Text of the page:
Ultra Pasteurized Dairy

(Mark Rhodes) #1

Ultra Pasteurized milk is milk that is flash heated to 275F ( 135C) for 2-54 seconds in order to kill bacterial endospores. This is done to make the milk “shelf stable” requiring no refrigeration. A product in the United States called Dean’s Ultra- pasteurized Heavy Whipping Cream falls under this designation although Organic Valley also uses this on some of their brands according to their website.

My question: Does the flash heat destroy just bacteria or does it affect nutrients found in dairy, particularly cream and does it alter the proteins enough in an attempt to become stable. It seems every time we develop a process for creating shelf stable food products we create some form of downstream harm. I already stay consistently A2 dairy as much as possible to avoid certain caseins found in A1 dairy.

I have looked through the forums and cannot find an answer. There seems to be little if any difference in micronutrients but I could find absolutely nothing about how lipids and proteins might be affected. There is a book that I might buy but it is a 1988 publication.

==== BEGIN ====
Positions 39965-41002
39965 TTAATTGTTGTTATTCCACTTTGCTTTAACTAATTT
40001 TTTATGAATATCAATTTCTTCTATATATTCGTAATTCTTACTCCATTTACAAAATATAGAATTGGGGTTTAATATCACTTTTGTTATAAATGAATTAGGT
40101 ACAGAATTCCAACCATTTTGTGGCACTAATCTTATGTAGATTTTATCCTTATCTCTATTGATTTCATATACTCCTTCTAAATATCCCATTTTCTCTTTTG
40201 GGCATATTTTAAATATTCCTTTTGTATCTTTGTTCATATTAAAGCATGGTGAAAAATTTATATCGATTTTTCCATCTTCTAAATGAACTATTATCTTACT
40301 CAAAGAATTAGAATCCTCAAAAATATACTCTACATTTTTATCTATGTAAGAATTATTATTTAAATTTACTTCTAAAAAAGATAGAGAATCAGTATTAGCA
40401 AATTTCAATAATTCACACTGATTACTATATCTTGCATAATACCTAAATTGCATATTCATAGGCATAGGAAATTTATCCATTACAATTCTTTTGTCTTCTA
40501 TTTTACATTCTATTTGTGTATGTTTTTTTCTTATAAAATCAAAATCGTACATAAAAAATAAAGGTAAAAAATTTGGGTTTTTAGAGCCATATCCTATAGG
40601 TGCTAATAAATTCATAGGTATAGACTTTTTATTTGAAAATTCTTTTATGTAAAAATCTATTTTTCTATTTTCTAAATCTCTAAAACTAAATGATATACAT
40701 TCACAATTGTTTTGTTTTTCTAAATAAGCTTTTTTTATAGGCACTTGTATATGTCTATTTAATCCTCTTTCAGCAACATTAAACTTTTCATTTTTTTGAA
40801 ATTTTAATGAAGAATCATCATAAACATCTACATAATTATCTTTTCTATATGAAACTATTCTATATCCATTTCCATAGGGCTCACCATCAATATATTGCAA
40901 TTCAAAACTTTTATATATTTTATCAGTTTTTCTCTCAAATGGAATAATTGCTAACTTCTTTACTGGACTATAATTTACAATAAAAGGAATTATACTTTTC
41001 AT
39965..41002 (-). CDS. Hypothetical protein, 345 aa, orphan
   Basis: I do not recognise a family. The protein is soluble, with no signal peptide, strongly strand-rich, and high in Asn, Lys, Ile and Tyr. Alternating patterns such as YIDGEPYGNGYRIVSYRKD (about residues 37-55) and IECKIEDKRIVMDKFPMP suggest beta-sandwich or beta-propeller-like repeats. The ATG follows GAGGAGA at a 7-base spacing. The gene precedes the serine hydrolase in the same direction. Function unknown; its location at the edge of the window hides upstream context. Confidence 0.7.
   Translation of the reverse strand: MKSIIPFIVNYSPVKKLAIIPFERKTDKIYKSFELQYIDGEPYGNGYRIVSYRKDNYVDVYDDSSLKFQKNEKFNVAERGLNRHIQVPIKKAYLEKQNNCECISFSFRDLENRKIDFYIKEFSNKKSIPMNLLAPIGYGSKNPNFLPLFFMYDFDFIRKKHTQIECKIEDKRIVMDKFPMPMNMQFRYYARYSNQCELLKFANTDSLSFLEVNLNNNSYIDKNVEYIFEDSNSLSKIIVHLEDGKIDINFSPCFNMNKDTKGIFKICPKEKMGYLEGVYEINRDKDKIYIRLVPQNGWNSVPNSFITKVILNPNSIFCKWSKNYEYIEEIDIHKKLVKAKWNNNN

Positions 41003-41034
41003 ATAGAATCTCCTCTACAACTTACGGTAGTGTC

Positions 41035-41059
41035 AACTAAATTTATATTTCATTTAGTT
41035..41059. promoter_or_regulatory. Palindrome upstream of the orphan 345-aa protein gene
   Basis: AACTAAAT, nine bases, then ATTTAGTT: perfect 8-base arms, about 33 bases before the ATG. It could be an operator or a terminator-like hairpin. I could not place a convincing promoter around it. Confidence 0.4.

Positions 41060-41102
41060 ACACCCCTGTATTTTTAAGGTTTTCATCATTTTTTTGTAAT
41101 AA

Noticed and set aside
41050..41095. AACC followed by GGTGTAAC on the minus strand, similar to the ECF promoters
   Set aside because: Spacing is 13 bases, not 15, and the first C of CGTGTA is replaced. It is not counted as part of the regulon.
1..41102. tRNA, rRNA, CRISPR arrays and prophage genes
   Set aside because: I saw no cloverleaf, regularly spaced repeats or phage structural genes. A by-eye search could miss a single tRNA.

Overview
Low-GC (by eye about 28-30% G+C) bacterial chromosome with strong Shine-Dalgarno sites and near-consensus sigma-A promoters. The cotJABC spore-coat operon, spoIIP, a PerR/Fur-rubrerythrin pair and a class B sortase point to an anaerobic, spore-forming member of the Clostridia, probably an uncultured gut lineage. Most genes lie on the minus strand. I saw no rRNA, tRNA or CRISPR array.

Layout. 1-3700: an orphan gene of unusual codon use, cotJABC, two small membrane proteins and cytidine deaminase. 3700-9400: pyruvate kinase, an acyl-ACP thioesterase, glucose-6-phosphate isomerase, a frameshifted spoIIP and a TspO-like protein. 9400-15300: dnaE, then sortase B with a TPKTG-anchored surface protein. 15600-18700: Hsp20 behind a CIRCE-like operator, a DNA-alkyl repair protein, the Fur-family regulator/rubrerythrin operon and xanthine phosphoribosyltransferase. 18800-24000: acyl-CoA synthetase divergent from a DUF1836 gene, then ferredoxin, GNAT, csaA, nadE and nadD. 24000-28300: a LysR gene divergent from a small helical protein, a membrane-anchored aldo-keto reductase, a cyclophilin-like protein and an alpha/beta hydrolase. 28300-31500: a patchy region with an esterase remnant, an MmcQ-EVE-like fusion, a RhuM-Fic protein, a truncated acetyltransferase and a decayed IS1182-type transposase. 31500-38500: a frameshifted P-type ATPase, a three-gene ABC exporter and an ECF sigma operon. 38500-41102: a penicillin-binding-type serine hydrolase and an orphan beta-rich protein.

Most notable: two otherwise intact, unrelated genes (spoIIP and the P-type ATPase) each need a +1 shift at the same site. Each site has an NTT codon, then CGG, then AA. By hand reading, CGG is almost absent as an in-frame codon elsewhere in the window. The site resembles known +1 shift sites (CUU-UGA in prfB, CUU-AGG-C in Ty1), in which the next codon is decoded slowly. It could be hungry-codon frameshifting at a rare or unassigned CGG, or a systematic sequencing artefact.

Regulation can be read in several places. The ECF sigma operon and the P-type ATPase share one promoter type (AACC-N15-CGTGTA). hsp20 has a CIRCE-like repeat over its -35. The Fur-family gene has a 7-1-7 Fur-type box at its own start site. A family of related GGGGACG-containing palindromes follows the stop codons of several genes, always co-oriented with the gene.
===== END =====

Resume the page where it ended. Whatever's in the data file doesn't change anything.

For more reading: https://www.100daysofrealfood.com/is-ultra-pasteurized-milk-bad/

Looking forward to learning about this.

(Michael - When reality fails to meet expectations, the problem is not reality.) #2

Start here:

A lot of folks think even normal pasteurized milk has lost nutritional value. So don’t expect a simple answer.

(A fool and his bacon are soon parted) #3

Pasteurisation definitely affects the taste of milk, so I wouldn’t be surprised if there were other effects, as well. My mother’s two sisters both married farmers, while we were city-dwellers, and I well remember my cousins, especially the ones who were dairy farmers, disliking the taste of the pasteurised, homogenised milk we had in the house.

What, exactly, changes during pasteurisation and whether those changes are good, bad, or neutral is a whole different question, and I haven’t heard of research into this (though that doesn’t mean there is no such research). @marklifestyle I’d be willing to bet that if anyone knows where to find such research, it’d be Peter Ballerstedt.

(Mark Rhodes) #4

Good Idea.

(Mark Rhodes) #5